Another thing that I learnt in the first couple of weeks is the 'joy', note my sarcastic speech marks, of patch stories. They are the bane of my life. You choose an area of Nottingham and that is considered your 'patch', you then have to basically go and find (pluck a story out of thin air) and set up interviews to get quotes and write a 400 word story on it.

Now that's all well and good if you happen to be in the middle of West Bridgford and you see a 10 car pile up, but it's not so easy in a sleepy town, with a low crime rate, nice houses and seemingly nice people. Even if a new restaurant is opening or there is a petition to save a primary school, I can guarantee that it's already been reported on by the West Bridgford Wire, or even the Nottingham Post, and we get penalised for doing our patch on something that's already reported on unless we find a new angle, which doesn't prove to be easy. Not only this, but there are six of us doing this area, and we've each had to find three stories, you do the maths, that's 18 stories in the small space of two months.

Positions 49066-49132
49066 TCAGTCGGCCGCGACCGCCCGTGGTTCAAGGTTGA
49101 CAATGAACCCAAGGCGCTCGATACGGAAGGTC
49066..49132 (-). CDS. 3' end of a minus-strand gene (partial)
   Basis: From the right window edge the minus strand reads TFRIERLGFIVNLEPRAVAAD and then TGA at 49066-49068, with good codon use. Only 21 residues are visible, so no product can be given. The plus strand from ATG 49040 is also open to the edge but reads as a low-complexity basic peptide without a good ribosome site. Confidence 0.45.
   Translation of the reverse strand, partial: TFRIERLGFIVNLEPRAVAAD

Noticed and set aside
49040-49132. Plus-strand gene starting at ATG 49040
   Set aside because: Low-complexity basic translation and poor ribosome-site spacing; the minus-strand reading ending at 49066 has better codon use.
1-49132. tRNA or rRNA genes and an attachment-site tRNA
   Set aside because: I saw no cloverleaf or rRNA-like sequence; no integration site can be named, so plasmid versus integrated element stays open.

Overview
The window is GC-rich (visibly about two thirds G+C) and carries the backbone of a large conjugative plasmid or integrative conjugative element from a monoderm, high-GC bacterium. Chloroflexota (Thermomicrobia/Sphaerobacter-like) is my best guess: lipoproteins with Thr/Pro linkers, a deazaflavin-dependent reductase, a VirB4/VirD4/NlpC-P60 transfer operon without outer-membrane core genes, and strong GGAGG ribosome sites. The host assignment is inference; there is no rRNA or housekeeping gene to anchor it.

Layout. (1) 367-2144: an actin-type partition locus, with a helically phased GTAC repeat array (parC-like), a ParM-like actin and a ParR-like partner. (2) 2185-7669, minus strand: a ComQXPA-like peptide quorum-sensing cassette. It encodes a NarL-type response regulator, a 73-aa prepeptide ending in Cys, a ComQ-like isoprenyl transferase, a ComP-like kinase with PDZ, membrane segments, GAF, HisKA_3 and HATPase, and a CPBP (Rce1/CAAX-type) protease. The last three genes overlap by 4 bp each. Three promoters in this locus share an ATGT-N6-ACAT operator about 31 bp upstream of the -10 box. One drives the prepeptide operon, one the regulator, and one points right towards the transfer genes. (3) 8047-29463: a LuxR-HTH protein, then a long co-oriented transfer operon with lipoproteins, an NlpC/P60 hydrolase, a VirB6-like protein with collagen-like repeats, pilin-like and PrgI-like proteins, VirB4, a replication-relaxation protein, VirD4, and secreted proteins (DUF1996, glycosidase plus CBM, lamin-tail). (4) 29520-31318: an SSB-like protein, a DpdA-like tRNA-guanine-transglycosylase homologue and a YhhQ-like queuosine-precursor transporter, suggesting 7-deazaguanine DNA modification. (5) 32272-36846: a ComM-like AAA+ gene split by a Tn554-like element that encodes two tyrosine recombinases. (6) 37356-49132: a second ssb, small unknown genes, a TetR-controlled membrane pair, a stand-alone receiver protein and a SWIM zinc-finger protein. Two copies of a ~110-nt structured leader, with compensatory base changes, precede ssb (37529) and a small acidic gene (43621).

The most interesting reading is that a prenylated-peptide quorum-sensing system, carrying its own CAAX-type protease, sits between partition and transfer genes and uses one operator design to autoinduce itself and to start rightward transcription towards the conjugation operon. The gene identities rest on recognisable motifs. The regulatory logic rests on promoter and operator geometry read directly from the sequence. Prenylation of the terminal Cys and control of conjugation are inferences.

In all honesty, during the first two weeks I did have a few moments where I took a step back and questioned whether this was the course for me, but I'm so glad I stuck it out because I've finally found an area which I'd like to progress in. The week we did features was the week where I finally felt I had found my feet. They suit me more - news stories are very basic, there's no fancy lingo involved and I find them very rigid. But with a feature, there's much more of a human side to it. You can talk about people and empathise, you can tell their story and you can use long fancy words. I like long fancy words.